NEW YORK (Reuters) - A group of street artists say a church led by a pastor to celebrities like hip hop mogul Kanye West used their artwork from a Miami public school in an advertising campaign without their permission, according to a lawsuit.
In a copyright infringement complaint filed in federal court in Miami on Wednesday, the eight artists alleged Trinity Church Inc and its youth-oriented Vous Church satellite made ads out of giant murals they painted on the school’s outer walls as part of a revitalization project.
The complaint says the ads were placed on social media sites last summer as Vous prepared to launch services in Miami’s Wynwood district, where the school is located.
Trinity Church is a large-scale Pentecostal ministry, which also has campuses in San Diego and soon, New York City. Representatives for Trinity and Vous could not immediately be reached for comment on Thursday.
Vous’ pastor, Rich Wilkerson Jr, is known for officiating at West’s marriage to reality TV star Kim Kardashian. Wilkerson is also the star of his own reality TV series called Rich in Faith.
In the complaint, the artists, including well-known Miami graffitist David Anasagasti, better known as “Ahol Sniffs Glue,” said they would never have agreed to license their work to Trinity or Vous.
They created the murals to benefit the school, they said, “not a well-funded celebrity church brand or its prosperous pastors.”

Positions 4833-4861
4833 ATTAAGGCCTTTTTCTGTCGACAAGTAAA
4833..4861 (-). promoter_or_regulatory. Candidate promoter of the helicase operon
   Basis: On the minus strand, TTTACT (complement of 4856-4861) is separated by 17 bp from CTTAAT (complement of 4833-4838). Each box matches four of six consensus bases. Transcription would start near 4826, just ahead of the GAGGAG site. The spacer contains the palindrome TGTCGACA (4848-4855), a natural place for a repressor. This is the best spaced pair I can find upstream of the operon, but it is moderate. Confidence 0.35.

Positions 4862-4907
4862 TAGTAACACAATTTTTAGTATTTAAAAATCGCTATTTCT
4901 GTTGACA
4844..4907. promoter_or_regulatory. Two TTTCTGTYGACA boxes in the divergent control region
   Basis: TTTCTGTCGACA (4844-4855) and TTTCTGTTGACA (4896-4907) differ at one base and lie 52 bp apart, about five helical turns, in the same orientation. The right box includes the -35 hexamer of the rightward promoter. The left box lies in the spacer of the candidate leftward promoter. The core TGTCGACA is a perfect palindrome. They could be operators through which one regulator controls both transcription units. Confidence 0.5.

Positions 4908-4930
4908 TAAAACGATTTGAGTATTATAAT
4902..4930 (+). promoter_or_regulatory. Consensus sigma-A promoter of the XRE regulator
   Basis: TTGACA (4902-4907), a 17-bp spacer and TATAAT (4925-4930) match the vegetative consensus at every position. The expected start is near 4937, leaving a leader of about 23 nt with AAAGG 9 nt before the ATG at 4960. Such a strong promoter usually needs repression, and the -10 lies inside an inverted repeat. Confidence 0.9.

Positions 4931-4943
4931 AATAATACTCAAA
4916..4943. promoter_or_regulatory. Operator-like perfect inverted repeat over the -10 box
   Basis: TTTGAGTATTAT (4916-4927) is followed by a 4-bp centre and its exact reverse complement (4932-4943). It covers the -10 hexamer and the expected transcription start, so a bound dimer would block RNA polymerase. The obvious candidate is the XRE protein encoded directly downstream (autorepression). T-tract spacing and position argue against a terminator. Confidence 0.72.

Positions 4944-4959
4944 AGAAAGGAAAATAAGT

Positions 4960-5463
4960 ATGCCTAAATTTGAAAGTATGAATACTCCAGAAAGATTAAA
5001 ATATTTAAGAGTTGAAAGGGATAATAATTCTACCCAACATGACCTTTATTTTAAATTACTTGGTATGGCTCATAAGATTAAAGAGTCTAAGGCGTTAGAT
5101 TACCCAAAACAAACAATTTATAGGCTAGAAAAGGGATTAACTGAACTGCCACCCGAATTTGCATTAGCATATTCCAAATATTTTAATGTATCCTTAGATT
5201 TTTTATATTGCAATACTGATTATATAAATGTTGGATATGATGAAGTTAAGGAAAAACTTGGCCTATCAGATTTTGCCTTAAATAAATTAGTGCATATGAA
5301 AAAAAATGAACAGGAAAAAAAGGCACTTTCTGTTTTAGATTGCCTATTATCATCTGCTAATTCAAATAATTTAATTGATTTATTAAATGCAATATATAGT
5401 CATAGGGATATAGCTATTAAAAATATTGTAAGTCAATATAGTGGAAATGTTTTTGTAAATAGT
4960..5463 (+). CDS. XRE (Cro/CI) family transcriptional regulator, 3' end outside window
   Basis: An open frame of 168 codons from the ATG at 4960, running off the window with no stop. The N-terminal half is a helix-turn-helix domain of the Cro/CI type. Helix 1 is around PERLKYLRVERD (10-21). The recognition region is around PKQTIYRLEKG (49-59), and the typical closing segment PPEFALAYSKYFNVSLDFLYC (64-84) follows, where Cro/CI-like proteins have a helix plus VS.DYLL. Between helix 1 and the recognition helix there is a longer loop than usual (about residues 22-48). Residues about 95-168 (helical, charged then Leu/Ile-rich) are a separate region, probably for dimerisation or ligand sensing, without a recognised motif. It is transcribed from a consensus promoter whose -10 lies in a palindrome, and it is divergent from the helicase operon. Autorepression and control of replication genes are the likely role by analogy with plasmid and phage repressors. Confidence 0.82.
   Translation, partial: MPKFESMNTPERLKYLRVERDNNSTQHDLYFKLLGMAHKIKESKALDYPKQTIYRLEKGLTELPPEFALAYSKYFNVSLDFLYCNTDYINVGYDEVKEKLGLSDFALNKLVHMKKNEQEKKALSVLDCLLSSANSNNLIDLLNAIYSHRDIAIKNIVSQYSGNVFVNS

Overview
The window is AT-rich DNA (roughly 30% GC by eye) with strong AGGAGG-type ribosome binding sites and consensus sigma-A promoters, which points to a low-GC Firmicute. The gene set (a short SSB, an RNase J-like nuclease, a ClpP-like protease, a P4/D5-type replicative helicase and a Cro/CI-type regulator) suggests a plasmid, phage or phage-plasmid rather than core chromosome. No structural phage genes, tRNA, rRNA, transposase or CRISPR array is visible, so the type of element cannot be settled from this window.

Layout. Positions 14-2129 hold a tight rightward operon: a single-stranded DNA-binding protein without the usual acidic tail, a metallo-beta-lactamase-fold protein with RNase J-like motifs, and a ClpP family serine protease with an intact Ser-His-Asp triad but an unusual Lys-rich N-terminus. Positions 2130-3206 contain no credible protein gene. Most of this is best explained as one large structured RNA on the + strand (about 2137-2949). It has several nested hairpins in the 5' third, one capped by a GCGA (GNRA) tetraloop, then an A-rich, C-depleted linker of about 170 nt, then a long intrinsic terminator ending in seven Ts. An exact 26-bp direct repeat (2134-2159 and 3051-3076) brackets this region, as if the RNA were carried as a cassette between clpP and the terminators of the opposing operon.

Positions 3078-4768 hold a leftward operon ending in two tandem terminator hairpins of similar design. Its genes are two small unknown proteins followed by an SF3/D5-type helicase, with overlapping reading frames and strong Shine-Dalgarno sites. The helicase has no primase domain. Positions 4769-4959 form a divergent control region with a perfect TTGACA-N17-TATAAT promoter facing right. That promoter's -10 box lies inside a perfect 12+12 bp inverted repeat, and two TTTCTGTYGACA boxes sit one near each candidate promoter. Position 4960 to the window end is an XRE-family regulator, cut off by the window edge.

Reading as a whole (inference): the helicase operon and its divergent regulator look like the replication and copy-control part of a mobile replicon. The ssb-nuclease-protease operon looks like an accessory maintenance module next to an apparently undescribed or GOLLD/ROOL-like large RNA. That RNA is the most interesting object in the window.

The artists are seeking unspecified damages. Their lawyer, Andrew Gerber, said, “We are still very much open to resolving this matter.”
Anasagasti previously sued American Eagle Outfitters in 2014 for copyright infringement, also over an ad campaign. That case reached a confidential settlement.
As part of the revitalization plan for Wynwood’s Jose de Diego Middle School, the artists came together in December 2014 to paint murals, some nearly three-stories tall, that included a playful dog, a dancer, an upside-down rose, and the familiar work of Anasagasti - rows of eyes that appear half-asleep.
The school draws students from several poverty-stricken neighborhoods around Wynwood, located just north of downtown Miami, according to the complaint.
Vous now rents the school’s auditorium for its services, but the agreement does not include use of the murals. School officials told Trinity they must seek permission from the artists, who own copyrights on the murals, in order to use them, the complaint said.
The school is not part of the litigation.
The case is Magnus Sodamin et al v. Trinity Church, Inc and Vous Church, Inc, in the U.S. District Court for the Southern District of Florida, No. 16-cv-20049.
Reporting by Andrew Chung; editing by Alexia Garamfalvi and Andrew Hay